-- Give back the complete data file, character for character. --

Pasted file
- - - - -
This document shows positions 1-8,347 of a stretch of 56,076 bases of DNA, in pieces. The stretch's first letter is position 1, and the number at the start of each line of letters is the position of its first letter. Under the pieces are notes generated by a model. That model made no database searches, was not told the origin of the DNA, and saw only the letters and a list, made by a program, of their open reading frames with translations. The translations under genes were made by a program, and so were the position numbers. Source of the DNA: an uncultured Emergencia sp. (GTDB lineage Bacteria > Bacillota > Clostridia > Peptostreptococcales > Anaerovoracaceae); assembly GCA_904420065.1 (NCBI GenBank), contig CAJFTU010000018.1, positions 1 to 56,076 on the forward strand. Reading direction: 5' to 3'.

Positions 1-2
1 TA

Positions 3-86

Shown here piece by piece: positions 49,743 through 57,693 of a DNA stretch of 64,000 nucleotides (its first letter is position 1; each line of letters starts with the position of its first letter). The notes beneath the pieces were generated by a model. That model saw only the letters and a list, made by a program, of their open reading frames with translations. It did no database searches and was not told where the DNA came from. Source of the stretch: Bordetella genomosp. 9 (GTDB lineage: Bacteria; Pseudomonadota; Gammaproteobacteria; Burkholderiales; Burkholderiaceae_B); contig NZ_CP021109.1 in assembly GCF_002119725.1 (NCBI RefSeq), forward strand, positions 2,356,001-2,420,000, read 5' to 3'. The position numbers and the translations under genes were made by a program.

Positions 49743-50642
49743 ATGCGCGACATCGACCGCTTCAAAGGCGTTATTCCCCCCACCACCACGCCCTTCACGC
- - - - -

This document shows positions 1-8,347 of a stretch of 56,076 bases of DNA, in pieces. The stretch's first letter is position 1, and the number at the start of each line of letters is the position of its first letter. Under the pieces are notes generated by a model. That model made no database searches, was not told the origin of the DNA, and saw only the letters and a list, made by a program, of their open reading frames with translations. The translations under genes were made by a program, and so were the position numbers. Source of the DNA: an uncultured Emergencia sp. (GTDB lineage Bacteria > Bacillota > Clostridia > Peptostreptococcales > Anaerovoracaceae); assembly GCA_904420065.1 (NCBI GenBank), contig CAJFTU010000018.1, positions 1 to 56,076 on the forward strand. Reading direction: 5' to 3'.

Positions 1-2
1 TA

Positions 3-86

Shown here piece by piece: positions 49,743 through 57,693 of a DNA stretch of 64,000 nucleotides (its first letter is position 1; each line of letters starts with the position of its first letter). The notes beneath the pieces were generated by a model. That model saw only the letters and a list, made by a program, of their open reading frames with translations. It did no database searches and was not told where the DNA came from. Source of the stretch: Bordetella genomosp. 9 (GTDB lineage: Bacteria; Pseudomonadota; Gammaproteobacteria; Burkholderiales; Burkholderiaceae_B); contig NZ_CP021109.1 in assembly GCF_002119725.1 (NCBI RefSeq), forward strand, positions 2,356,001-2,420,000, read 5' to 3'. The position numbers and the translations under genes were made by a program.

Positions 49743-50642
49743 ATGCGCGACATCGACCGCTTCAAAGGCGTTATTCCCCCCACCACCACGCCCTTCACGC